Mobile computers: The more, the merrier
November 19, 1998
by David Needle
(IDG) -- LAS VEGAS -- A panel of industry analysts told a Comdex symposium we can expect a greater proliferation of mobile computing devices in the next few years than we have today. Not only will new kinds of mobile devices arrive, but a higher rate of corporate and business users will choose to make notebook systems their primary computer over desktop models.
"I see a convergence of desktop and notebook (capabilities)," says Ken Dulaney. "I've heard Kodak, Boeing, and Intel all say they are committing to a move to 100 percent notebook computer use in the next few years."
While notebooks have traditionally trailed desktop PCs in processing power and other specs, Dulaney predicts notebooks will gain parity by the year 2000, making them more practical as primary computers for all kinds of workers, not just mobile ones. Another issue is that fewer organizations are willing to let their users buy two computers, according to International Data Corporation analyst Randy Guisto -- so as the need for more mobile systems rises, notebooks with desktop power will gain favor.
There were differing views on how useful today's handheld and palm-size computers are and how they will evolve. After giving a lot of thought to which handheld device he would use to schedule his Comdex appointments, Dataquest research fellow Martin Reynolds says, he opted for a pen and paper as the simplest solution.
An executive recently told analyst Rob Enderle of Giga Information Group about a meeting where a group of his subordinates all had small computing devices but took notes on paper instead. "They all said they were trying to conserve their battery life," Enderle reports the executive said.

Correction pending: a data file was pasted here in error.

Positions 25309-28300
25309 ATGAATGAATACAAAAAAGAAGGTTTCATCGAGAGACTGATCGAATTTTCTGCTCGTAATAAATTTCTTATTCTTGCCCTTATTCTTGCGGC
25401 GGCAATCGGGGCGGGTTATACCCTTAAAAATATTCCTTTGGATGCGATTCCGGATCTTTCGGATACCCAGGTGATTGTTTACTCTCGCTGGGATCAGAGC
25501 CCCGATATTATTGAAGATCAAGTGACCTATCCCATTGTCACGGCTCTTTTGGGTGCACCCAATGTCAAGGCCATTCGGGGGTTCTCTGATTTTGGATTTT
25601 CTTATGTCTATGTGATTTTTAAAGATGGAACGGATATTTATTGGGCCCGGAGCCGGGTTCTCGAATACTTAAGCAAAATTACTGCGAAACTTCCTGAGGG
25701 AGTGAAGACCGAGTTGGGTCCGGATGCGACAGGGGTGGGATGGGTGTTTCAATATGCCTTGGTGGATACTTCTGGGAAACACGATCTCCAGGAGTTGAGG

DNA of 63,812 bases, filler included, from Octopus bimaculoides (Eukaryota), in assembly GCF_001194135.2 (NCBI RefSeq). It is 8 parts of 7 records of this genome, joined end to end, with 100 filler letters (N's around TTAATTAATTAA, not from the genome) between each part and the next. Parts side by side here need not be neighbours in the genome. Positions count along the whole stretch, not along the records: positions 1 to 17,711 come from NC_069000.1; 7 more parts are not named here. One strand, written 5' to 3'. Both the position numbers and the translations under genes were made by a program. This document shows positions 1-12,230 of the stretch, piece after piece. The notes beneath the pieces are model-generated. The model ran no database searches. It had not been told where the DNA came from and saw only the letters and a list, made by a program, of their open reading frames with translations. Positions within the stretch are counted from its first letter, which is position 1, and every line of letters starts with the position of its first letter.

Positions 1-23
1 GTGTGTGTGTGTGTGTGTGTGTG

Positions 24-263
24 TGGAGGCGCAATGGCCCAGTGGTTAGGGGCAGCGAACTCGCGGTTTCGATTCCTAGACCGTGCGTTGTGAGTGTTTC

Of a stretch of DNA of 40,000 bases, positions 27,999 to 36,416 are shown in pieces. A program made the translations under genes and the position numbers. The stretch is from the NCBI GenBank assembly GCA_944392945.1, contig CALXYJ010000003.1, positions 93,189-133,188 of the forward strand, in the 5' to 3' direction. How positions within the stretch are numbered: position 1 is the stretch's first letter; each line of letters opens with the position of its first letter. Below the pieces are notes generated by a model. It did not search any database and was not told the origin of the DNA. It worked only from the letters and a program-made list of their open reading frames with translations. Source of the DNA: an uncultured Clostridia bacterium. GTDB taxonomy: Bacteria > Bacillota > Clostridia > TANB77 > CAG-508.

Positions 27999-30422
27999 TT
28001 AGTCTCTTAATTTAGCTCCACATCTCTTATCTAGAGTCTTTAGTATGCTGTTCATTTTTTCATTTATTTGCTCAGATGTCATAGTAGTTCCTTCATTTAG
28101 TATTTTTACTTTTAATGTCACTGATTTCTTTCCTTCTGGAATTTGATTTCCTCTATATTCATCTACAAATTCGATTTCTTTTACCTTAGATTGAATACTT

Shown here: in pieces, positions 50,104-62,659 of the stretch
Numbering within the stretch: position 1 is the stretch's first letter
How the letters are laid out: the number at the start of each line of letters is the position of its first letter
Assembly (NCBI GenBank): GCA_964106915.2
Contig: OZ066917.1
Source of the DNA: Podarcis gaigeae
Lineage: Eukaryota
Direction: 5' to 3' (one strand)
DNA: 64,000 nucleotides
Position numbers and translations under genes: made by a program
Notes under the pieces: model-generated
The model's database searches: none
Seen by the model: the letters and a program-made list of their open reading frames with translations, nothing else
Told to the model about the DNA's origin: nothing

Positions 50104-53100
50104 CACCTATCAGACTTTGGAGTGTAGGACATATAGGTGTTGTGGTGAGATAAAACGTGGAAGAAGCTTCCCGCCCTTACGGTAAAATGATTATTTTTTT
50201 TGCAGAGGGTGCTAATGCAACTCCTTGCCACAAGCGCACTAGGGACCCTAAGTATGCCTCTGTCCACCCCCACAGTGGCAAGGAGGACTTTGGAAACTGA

One of the best features of devices such as the Palm Pilot and palm-size Windows CE computers is easy synchronization with desktop PCs. But as software and networks get more complex, synchronization doesn't always go smoothly. Only half the audience of users of handheld devices responded that they were happy with their units' synchronization performance.
"Maybe my data should be centralized on a server where I can simply access it from any computer with a browser," says Jerry Michalski, former editor of Esther Dyson's "Release 1.0" newsletter, who recently started a company called Sociate. Michalski says that as more appliancelike devices proliferate, better, more intelligent synchronization services will be needed.
Dataquest's Martin criticized both the PalmPilot and Windows CE devices. He says Windows CE was "born prematurely," while the Palm appears to have been "born old. The PalmPilot is a great product, but I don't see a vision of it being taken forward," says Reynolds. "The upgrades have been unexciting."
Michalski had a different take, noting that "even though the company (3Com, Palm's parent firm) is hard to work with, there's been a lot of software development for the PalmPilot. With Windows CE," says Michalski, "I don't see a lot of grass-roots software or cool new stuff."
With storage getting smaller even as capacity increases, Dulaney suggests there may not be a need for some users to carry a mobile computing device who otherwise would. If desktop computers and terminals proliferate in hotel rooms and other locales, Dulaney thinks users could more easily carry personal data files and applications around in tiny memory cards that just plug into any available desktop system.
Is Windows 2000 mobile-ready?
The future of Windows for mobile users was another point of discussion. Microsoft's forthcoming Windows NT 5 (redubbed Windows 2000) will have better power management and other features beneficial to notebook users. The current high end of Microsoft's operating system lineup, NT 4.0, lacks such features and "is awful for mobile users," says Guisto.
But the already delayed NT 5 is over a year away from release by Microsoft's own admission, and Dulaney predicts it won't be ready until the middle of 2000.
Dataquest's Martin predicts that desktop computers will be ready to handle Windows 2000 in a few years, but the overhead might be too much for most mobile systems. Gerry Purdy, chief executive officer of Mobile Insights, agreed, quoting Microsoft executive Brad Chase as telling him NT 5 will require a whopping 500MB of storage.
Back to the top
© 2000 Cable News Network. All Rights Reserved.
Terms under which this service is provided to you.
Read our privacy guidelines.